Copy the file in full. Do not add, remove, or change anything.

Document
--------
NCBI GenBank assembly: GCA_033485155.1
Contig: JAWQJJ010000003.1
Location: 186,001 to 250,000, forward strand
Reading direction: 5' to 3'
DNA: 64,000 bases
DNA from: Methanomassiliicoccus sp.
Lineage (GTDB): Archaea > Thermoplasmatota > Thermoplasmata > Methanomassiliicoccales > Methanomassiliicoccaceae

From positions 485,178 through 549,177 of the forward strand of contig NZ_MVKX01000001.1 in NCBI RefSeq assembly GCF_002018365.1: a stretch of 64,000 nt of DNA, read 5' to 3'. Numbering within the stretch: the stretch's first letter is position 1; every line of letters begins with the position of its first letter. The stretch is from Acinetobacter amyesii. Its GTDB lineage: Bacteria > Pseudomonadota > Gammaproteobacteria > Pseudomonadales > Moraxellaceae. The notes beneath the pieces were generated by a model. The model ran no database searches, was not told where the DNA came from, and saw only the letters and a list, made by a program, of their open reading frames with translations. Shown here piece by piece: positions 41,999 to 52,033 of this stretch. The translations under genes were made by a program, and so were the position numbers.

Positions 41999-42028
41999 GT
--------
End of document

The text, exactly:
NCBI GenBank assembly: GCA_033485155.1
Contig: JAWQJJ010000003.1
Location: 186,001 to 250,000, forward strand
Reading direction: 5' to 3'
DNA: 64,000 bases
DNA from: Methanomassiliicoccus sp.
Lineage (GTDB): Archaea > Thermoplasmatota > Thermoplasmata > Methanomassiliicoccales > Methanomassiliicoccaceae

From positions 485,178 through 549,177 of the forward strand of contig NZ_MVKX01000001.1 in NCBI RefSeq assembly GCF_002018365.1: a stretch of 64,000 nt of DNA, read 5' to 3'. Numbering within the stretch: the stretch's first letter is position 1; every line of letters begins with the position of its first letter. The stretch is from Acinetobacter amyesii. Its GTDB lineage: Bacteria > Pseudomonadota > Gammaproteobacteria > Pseudomonadales > Moraxellaceae. The notes beneath the pieces were generated by a model. The model ran no database searches, was not told where the DNA came from, and saw only the letters and a list, made by a program, of their open reading frames with translations. Shown here piece by piece: positions 41,999 to 52,033 of this stretch. The translations under genes were made by a program, and so were the position numbers.

Positions 41999-42028
41999 GT